The Pennsylvania Ballet’s production of the ballet features over 100 performers and has an annual audience attendance of over 50,000. The company’s production is big, colorful and elaborate. And, it is staged in one of the most beautiful performance halls in the country.

The version of “The Nutcracker” performed by the Pennsylvania Ballet features everything audiences associate with the timeless ballet—a cast of 19th-century families celebrating Christmas Eve, a little girl’s dream of her Nutcracker Prince, the Prince’s toy soldiers battling a fleet of mice led by the Mouse King and the crowd-pleasing second act of dances in the land of the Sugar Plum Fairy. 

“Right now, we’re still doing Balanchine’s ‘Nutcracker’ because it works,” said Corella. “Balanchine’s ‘The Nutcracker’ is one of the best in the world. At the Pennsylvania Ballet, I’ve gotten my first chance to do Balanchine’s choreography. I’ve always done other versions – even when I was a dancer.

“It has nice choreography. It’s great to be able to do this show and give it justice. I haven’t made any changes to the choreography. We stay respectful to Balanchine’s original choreography. We just make sure the dancers stay under control.

“It’s a classic that dancers love. A good way to change it is to have a different approach. When I danced, the approach would be different every night. I think every dancer can make it special and different every day.”

One thing that never changes is the audiences’ love for “The Nutcracker.” It is a spectacular production that turns everyone—adults, children and seniors—into wide-eyed kids.

“The whole process makes it feel like it’s Christmas,” said Corella. “There is hot chocolate. It’s snowing outside. The whole family is there, and time seems to stop. It goes back to a certain place and time that everyone seems to recognize—being able to re-connect and share.”

Video link for Pennsylvania Ballet’s “George Balanchine’s The Nutcracker” – https://youtu.be/2cUP07px8-Q.

Evening, matinee, and morning performances are scheduled now through December 31. Ticket prices range from $35 -$164.

Brandywine Ballet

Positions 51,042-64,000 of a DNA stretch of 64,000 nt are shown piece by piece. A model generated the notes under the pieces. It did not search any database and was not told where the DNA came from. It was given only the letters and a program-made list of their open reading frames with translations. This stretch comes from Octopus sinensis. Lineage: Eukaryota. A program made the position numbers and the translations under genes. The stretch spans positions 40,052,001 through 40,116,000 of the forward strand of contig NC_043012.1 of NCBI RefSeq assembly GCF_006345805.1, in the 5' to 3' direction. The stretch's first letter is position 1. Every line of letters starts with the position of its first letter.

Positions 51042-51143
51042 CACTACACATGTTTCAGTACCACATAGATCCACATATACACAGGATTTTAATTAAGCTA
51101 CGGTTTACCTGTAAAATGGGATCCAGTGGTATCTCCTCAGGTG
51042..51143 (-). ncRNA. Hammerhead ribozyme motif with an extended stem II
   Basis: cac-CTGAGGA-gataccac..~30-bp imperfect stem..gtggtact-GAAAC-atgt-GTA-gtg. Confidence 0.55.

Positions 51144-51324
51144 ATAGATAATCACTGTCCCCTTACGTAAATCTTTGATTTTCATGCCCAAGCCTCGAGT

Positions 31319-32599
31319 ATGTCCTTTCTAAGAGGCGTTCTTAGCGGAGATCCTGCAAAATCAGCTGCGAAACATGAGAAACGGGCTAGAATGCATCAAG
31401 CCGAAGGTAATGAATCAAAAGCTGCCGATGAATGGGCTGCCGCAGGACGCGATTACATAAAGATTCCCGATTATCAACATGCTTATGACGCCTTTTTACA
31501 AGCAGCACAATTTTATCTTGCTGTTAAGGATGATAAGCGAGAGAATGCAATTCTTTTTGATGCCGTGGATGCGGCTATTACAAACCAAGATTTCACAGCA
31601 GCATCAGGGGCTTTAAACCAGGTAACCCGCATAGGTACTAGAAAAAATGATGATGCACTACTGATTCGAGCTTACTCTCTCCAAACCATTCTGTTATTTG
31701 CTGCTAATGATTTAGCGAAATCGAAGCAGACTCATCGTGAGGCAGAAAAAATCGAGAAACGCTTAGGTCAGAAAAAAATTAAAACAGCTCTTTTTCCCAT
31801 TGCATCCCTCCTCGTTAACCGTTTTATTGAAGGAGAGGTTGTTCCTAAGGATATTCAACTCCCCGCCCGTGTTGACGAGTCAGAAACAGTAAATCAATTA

Another impressive production of the classic ballet “The Nutcracker” is presented by the Brandywine Ballet. The 2018 production marks the 39th year the local company has been presenting its version of “The Nutcracker.”

The ballet is based on the timeless tale “The Nutcracker and The Mouse King” and set to a score by Peter Ilyich Tchaikovsky. With its familiar music and energetic dance numbers, “The Nutcracker” is a show that appeals to audiences of all ages.

This performance is one of Chester County’s signature holiday events, and features original, traditional choreography by David Kloss and Donna L. Muzio, integrated with new choreographic elements by Nancy Page. Brandywine Ballet’s annual production of “The Nutcracker” continues to delight audiences each December with a tour de force of beauty and elegance.

The Brandywine Ballet’s “The Nutcracker” is a professional show that features skilled dancers, lively choreography, colorful costumes and sparkling sets. The show will be performed now through December 16 at West Chester University’s Emilie K. Asplundh Concert Hall (700 South High Street, West Chester, 610-696-2711, www.brandywineballet.org).

Performances of the ballet are scheduled for December 13 at 10 a.m., December 15 at 3 and 7 p.m. and December 16 at 5 p.m. Tickets are $25, $35 and $45 for afternoon and evening performances and $18 for morning shows.

The Grand Opera House (818 North Market Street, Wilmington, Delaware, 302-652-5577, www.thegrandwilmington.org) is hosting a quartet of performances of “The Nutcracker” by the First State Ballet Theatre.

The production is a ballet in two acts with music by Pyotr Ilyich Tchaikovsky and choreography by Pasha Kambalov. The ballet, which had original choreography by Lev Ivanov and Marius Petipa, had its premiere on December 18, 1892 at the Mariinsky Theatre, St. Petersburg, Russia.

Performances by the First State Ballet Theatre are scheduled for 7 p.m. on December 21, 2 and 7 p.m. on December 22 and 2 p.m. on December 23.

Video link for First State Ballet’s “The Nutcracker” — https://youtu.be/Ceun9LRWy_A.

Ticket prices for the shows at The Grand Opera House range from $14.99-$50.